Parenting, What's On Our Mind

The one thing all new mums need to know

Pia Careedy by Pia Careedy
May 2nd, 2014

Babies are like human Velcro. Once you have one, they are around All. The. Time. In your personal space, all up in your grill like a close-talker. You just can’t shake the little buggers, bless their teeny socks.

Maybe I was underprepared for my little Space Invader, but the books didn’t cover this area. It is another human, welded to your body.  Breathing, sweating, drooling.

Of course they are with you all the time! What did you expect? It’s a real baby, not a toy!

No, it’s not a Tamagotchi. I get that. I won’t be leaving him on the floor of a Daytona machine at the arcade after school. But they are glued to you 24/7. And not that stretchy snot glue on the back of shampoo samples. We’re talking industrial PVA here. You’re swaddling, cuddling, and carrying them around all day and night. I’ve developed a strain injury in my wrist from holding my baby a certain way for too long.

imagesThe physical adjustment in those first few months is a big one. I think it’s one of the hardest things about becoming a parent. Yep, you’ve got the wonderful, blessed task of caring for a fresh new life, and surprise! You won’t be more than two metres away from each other EVERY SINGLE SECOND from now on. Ready? You can’t even go pee without needing someone else to tap in and hold the kid. You have to be within boobs-reach away from the little wriggler at all times. It’s like having your own personal orbiting moon. Or a stalker.

To practice, strap a bag of oranges to your body and try to perform normal tasks like sitting down with a cup of tea or unloading the dryer. It’s frustrating. It’s heavy. The juice starts leaking, then you drop a couple and oops, now your fruit baby is dead.

This is not something they really delve into in birth class. I could have used less whiteboard diagrams of episiotomies and more tactical training in baby wrangling, because I was totally unprepared for the side effects. Sore muscles, scratched boobs, and the panicky fear that you’re never, ever going to have five minutes alone again.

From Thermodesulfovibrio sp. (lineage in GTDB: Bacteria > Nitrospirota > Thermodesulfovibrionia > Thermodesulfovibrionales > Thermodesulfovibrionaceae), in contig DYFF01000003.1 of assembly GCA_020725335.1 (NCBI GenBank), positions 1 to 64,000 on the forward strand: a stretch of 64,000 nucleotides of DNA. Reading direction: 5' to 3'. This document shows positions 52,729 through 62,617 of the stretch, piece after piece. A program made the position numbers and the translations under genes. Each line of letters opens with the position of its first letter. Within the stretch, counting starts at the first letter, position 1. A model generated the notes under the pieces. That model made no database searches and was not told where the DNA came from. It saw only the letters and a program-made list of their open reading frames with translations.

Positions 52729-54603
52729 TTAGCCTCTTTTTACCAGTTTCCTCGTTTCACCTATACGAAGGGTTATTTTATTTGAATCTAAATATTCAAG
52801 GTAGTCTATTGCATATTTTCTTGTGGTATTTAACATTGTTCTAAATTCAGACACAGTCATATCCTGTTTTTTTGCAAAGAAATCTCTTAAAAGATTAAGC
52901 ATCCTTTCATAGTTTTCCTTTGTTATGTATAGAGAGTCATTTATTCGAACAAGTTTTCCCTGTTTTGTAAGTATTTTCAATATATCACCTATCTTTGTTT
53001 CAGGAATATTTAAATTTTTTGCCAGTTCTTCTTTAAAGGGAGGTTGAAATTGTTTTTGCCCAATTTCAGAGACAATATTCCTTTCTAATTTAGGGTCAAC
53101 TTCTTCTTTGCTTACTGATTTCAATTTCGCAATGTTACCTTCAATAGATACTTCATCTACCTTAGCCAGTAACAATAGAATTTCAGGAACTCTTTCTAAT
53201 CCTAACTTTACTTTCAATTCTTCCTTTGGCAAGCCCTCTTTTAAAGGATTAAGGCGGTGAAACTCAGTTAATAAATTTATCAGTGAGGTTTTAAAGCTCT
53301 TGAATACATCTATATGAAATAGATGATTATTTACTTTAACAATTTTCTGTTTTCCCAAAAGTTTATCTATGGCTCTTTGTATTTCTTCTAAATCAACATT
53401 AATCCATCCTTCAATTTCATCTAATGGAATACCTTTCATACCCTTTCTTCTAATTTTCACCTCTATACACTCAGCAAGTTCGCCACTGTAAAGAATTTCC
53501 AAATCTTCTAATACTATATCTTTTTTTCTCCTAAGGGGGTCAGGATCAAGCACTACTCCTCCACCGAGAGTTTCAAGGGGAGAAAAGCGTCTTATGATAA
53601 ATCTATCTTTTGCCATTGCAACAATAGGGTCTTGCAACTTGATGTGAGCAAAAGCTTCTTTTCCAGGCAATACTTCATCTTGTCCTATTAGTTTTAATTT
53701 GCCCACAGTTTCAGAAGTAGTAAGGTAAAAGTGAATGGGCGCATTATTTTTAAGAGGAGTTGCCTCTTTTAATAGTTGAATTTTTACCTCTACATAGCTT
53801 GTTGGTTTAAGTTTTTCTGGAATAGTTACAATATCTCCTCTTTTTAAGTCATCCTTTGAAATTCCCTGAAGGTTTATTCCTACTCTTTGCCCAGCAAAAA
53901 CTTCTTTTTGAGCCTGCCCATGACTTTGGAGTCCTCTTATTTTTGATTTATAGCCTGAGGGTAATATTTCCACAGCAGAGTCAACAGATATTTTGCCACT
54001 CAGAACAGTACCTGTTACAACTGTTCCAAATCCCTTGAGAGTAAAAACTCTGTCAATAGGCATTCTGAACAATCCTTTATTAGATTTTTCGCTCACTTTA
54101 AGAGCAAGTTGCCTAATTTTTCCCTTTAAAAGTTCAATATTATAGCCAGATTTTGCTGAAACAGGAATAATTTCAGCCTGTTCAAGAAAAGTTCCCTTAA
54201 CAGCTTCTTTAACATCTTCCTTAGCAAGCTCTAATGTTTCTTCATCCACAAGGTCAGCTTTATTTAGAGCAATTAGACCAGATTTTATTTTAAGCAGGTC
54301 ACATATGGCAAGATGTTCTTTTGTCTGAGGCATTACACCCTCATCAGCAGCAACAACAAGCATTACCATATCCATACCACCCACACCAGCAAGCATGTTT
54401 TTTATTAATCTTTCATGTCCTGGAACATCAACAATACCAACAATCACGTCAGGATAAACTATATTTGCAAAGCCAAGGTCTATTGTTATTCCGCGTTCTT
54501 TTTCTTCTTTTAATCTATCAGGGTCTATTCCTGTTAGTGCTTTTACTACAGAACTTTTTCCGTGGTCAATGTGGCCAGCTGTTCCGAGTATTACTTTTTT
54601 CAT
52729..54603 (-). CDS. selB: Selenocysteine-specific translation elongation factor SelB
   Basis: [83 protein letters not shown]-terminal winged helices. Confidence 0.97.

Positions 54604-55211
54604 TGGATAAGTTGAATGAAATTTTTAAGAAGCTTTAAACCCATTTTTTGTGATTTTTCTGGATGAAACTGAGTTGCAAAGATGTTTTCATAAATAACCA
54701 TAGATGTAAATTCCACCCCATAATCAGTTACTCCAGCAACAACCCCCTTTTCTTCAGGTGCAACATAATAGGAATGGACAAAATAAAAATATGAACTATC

The babies feel it too. After all, they had nine months of solo jacuzzi time in the womb. Suddenly there’s colour and movement, and big fleshy fingers in their face all day. I see it in my baby’s eyes when he wakes up from a nap and catches sight of me hovering. He’s clearly thinking, ‘YOU again! Don’t you have a life, woman?’

images-1When it’s all so fresh and new, separating yourself seems impossible, and you can’t imagine a world where they’re not within your blurry eyeline 100% of the time. No one warned me that there would be times I’d be desperate for a break, even just to have a quick stretch and walk to the other end of the house without a drool demon dangling off me.

Like everyone, I still long for my solitude, and a proper, deep-condition-the-hair kind of shower. Just a few minutes alone every day. Sometimes I get them, sometimes I don’t. But what I always make time for now is a lie down with my Space Invader. I prop his head up on my aching forearm and look at him. Warm drool rolls down his cheek and onto my skin. And I don’t notice much of anything in that moment, except how soft his ears are, and the way his tiny thumbnail digs into me when he’s grabbing my finger. Those minutes are all ours, and I realise my space is no longer my space, it’s shared. We’re stuck together, at least for a while.  And I wouldn’t un-stick us for all the toy tickets in Timezone.

What surprised you the most about having a baby?